Andy Warhol (1928-1987)


Lot 658. Andy Warhol (USA 1928‑1987). ”Flowers”. Signed and dated Andy Warhol 1964 twice and signed and dated Warhol 64 on the overlap. Acrylic and silkscreen ink on canvas, 20.7 x 20.5 cm.

SEK 1.500.000 – 2.000.000
€ 145.000 – 193.000

Jan Eric Löwenadler (1936‑2010) and Jeanette Bonnier (1934‑2016), Bonlow Gallery, New York.
A Swedish Private Collection, acquired from the above in 1982.

Bonlow Gallery, Sollentuna Art Fair, 1982.

In context:

”The reason I’m painting this way is because I want to be a machine. Whatever I do, and do machine-like, is because it is what I want to do. I think it would be terrific if everybody was alike.”

A quote by Andy Warhol from the catalogue published in 1968 in connection with the exhibition at Moderna Museet in Stockholm. During the summer of 1964 at the end of the gallery season, Andy Warhol was invited to do an exhibition at the prestigious Leo Castelli Gallery in New York. This was a most anticipated commission for the artist who previously had begun his career as a successful commercial illustrator. He preferred to dedicate his gallery exhibitions to a single subject, theme or series, and decided to dedicate the exhibition at Leo Castelli Gallery to the flowers. In December, while the Castelli exhibition was on view, Warhol had Flowers screens fabricated in diminishing series.

The pop art-movement challenged the traditional perception of art with the use of the popular mass media and everyday objects. This visualise was brought into the circles of the fine art and it was its experimental form that Warhol adopted. He developed and created a signature style. By reason of his previous background in advertising, he was an early adaptor to innovative techniques of image making, such as the silkscreen printmaking, sometimes using photos as models. The flowers-series began in such a way when he opened a photography magazine called Modern photography and saw a photo by Patricia Caulfield of some hibiscus flowers. This photo was repeatedly printed and he appropriated this photograph when creating his picture of the flowers, also inspired by the repetition that he had seen in the magazine. In his studio, the Factory, he then created flowers in different colours and sizes. The exhibition consisted of nothing but his flowers and the reception was a great success.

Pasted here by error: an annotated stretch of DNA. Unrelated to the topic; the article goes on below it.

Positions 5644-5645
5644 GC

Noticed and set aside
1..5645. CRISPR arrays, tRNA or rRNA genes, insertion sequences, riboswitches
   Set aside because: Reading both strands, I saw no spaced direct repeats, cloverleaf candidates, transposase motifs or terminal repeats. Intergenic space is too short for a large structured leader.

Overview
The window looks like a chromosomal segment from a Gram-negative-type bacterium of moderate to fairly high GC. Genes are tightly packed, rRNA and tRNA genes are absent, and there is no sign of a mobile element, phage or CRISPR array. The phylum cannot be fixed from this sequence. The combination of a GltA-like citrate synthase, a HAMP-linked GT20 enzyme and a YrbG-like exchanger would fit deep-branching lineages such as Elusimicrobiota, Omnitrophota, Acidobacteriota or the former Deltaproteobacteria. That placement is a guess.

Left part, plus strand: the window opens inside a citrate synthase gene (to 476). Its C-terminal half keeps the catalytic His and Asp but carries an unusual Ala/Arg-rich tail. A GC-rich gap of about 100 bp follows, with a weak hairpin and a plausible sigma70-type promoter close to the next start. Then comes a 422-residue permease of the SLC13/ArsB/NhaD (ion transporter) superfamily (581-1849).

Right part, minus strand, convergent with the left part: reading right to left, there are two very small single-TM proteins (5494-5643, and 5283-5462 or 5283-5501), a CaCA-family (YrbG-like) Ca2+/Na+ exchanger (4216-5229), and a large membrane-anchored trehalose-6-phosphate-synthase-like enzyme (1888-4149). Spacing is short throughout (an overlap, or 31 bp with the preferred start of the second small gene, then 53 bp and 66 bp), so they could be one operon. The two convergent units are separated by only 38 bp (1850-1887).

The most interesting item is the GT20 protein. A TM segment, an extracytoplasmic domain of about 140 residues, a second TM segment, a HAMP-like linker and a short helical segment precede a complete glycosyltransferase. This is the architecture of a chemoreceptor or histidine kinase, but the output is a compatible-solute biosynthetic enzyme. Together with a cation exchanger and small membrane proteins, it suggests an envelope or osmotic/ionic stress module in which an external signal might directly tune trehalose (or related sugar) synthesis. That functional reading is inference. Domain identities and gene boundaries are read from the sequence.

In May 1965, he did his first exhibition in Europe at Galerie Ileana Sonnabend in Paris and he continued his series of flowers. Later the same year, he set up another exhibition with smaller canvases including the size 5 x 5 inches (20 x 20 cm) at the Leo Castelli Gallery, and again the walls of the gallery were covered of the flower-paintings, almost giving the impression of a field of flowers. The paintings left the studio in two bulk consignments due to the two different exhibitions, one hundred left in April for Galerie Ileana Sonnabend in Paris and another twenty-five left in May for Leo Castelli. The canvases with flowers that were on view at the Leo Castelli Gallery were all marked with an inventory number LC 635-659. “Flowers” included in this sale is not marked with a Leo Castelli inventory number, indicating that it was instead first exhibited at Galerie Ileana Sonnabend. The sale’s “Flowers” was also exhibited at Bonlow Gallery’s space at the Art Fair in Sollentuna Sweden in 1982, where the present owner acquired it. The famous Swedish art dealers and collectors Jan Eric Löwenadler and Jeanette Bonnier ran Bonlow Gallery between 1980-83 and represented artists such as Andy Warhol, Robert Rauschenberg, Jean Michel Basquiat and Jasper Johns. The Bonlow Gallery showed three Andy Warhol paintings in their booth at Sollentuna Art Fair, two “Flowers” (one beige and one white), and one “Jackie Kennedy”. Jan-Eric Löwenadler also exhibited a small red painting by Yves Klein, and Jeanette Bonnier a small dollar bill by Warhol.